For the REIT sector, an improving economy typically means rising commercial property values and the ...
A Trio of Turnaround REITs Attracting Activists
04/27/2018 5:00 am EST
As the market worries about overpriced technology and industrial stocks, one group that has already corrected into undervalued territory is real estate investment trusts, or REITs, explains George Putnam, editor of The Turnaround Letter.
Several forces have weighed on REIT shares recently. First: rising interest rates, partly because REITs carry higher amounts of debt which becomes more expensive, and partly because rising rates make bonds relatively more attractive.
Another burden: concerns over rising property supply that could hurt rental income. Changing consumer behavior is also affecting retail-oriented REITs, and any concerns about slowing economic growth could further hurt REIT performance.
We list below our selection of a diverse group of REITs that have fallen out of favor. Each has some company-specific issue that we believe will be overcome, along with an attractive dividend yield to collect while waiting.
The Macerich Company (MAC) is a high-quality retail mall owner, with properties in densely-populated coastal hub and gateway cities like Washington, D.C. and the New York metro region. Its malls tilt toward high-end, trendy specialty stores like Apple and Tesla.
These traits have allowed its space to remain 95% occupied with steady rent increases over the past ten years. Investors’ worries about retail malls in general, and Macerich’s exposure (albeit shrinking) to Sears, JC Penney and Macy’s stores specifically, have pushed down the company’s shares by 33% from its $88 high a few years ago.
Perhaps sensing opportunity, activists including savvy hedge fund Third Point have accumulated shares. In another possible harbinger of things to come, top executives recently inserted a generous severance payment in their contracts that can be invoked in the case of a buyout.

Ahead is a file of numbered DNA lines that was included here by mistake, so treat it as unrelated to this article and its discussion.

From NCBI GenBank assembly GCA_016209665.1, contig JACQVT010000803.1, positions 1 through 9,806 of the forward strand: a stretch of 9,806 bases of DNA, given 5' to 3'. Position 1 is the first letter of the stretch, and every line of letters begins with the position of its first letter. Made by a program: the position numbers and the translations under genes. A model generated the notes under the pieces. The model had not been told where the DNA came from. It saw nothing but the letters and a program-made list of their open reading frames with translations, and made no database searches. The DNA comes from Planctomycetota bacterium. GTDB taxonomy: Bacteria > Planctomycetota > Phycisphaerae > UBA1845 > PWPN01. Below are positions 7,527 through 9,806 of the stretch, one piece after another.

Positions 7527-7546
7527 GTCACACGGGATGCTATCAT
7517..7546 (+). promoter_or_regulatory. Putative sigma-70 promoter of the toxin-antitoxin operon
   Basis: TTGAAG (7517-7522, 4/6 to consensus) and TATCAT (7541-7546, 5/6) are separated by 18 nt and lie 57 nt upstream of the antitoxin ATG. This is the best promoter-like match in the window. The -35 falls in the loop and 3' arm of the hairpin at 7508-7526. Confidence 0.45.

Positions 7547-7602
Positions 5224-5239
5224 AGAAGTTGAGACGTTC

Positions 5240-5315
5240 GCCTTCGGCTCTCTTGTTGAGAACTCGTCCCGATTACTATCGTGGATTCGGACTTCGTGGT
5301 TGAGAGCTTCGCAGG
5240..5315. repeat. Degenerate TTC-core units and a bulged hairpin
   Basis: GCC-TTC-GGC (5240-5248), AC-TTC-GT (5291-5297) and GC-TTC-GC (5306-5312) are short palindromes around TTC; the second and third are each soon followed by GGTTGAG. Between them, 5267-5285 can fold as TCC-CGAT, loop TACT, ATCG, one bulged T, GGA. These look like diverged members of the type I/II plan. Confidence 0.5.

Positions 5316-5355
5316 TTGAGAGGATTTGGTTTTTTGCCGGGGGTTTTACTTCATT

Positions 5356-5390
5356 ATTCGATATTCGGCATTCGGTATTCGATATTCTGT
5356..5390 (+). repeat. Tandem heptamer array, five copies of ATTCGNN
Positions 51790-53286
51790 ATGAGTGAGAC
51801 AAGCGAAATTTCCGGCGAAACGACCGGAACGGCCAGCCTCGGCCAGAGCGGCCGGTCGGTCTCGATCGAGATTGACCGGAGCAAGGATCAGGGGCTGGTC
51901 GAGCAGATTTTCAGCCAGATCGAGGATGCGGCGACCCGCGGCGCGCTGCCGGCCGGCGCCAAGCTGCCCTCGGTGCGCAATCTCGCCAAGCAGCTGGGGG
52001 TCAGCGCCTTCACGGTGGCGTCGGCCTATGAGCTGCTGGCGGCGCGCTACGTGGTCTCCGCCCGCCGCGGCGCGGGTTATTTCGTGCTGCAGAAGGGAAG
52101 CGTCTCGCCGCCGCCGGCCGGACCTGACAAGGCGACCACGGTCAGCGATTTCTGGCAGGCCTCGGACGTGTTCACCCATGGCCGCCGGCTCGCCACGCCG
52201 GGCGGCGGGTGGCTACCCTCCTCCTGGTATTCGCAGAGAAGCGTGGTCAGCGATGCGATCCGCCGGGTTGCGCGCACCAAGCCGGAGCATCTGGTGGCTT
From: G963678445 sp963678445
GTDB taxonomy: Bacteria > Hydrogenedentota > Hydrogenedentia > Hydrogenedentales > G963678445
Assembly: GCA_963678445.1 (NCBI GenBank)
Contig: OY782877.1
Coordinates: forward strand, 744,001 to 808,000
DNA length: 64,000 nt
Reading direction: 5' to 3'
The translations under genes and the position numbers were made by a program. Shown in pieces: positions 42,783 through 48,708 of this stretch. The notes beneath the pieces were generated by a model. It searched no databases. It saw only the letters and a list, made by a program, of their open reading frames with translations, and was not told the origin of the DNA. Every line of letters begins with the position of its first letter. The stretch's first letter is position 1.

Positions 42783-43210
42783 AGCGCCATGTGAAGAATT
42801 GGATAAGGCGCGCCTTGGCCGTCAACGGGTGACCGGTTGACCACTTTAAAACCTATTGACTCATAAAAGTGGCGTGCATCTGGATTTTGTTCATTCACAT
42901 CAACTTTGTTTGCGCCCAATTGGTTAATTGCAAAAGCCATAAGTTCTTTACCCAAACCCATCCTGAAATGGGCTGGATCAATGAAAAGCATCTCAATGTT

QTS Realty Trust (QTS) owns 25 data center facilities in the United States, Canada, Europe and Asia that provide the housing, power and security for other companies’ computer and network equipment.
Despite renting into a high-demand market, QTS shares have severely lagged its peers since its 2013 initial public offering, particularly since February when it reported weak results and outlook leading to a 23% one-day plunge.
While the company has announced a strategic shift toward some promising specialty niches, along with a sizeable cost-cutting program, management has lost considerable credibility.
Activists are starting to circle, mounting an effort to oust the chairman at the May 3 annual meeting. Better leadership and execution could bring a 40% boost to the share price from increased profits and a higher multiple.
Founded in 1950 by legendary developer A. Alfred Taubman, Taubman Centers (TCO) has 27 regional, super-regional and outlet malls in the United States, Puerto Rico and Asia. Its malls are among the highest quality and are located in affluent metro communities.
As a result, they have average sales per square foot of over $800. Despite this outstanding portfolio, Taubman’s sub-par operating performance, relatively high expense base, entrenched management and one-off investments in South Korea and China have left its shares to trade at a significant discount to its underlying asset value, which is estimated at nearly $100/share.
Activist and REIT specialist Land & Buildings is leading the charge for major changes that could unlock this value. The strong-willed activist Elliott Management also holds a 4.8% stake.
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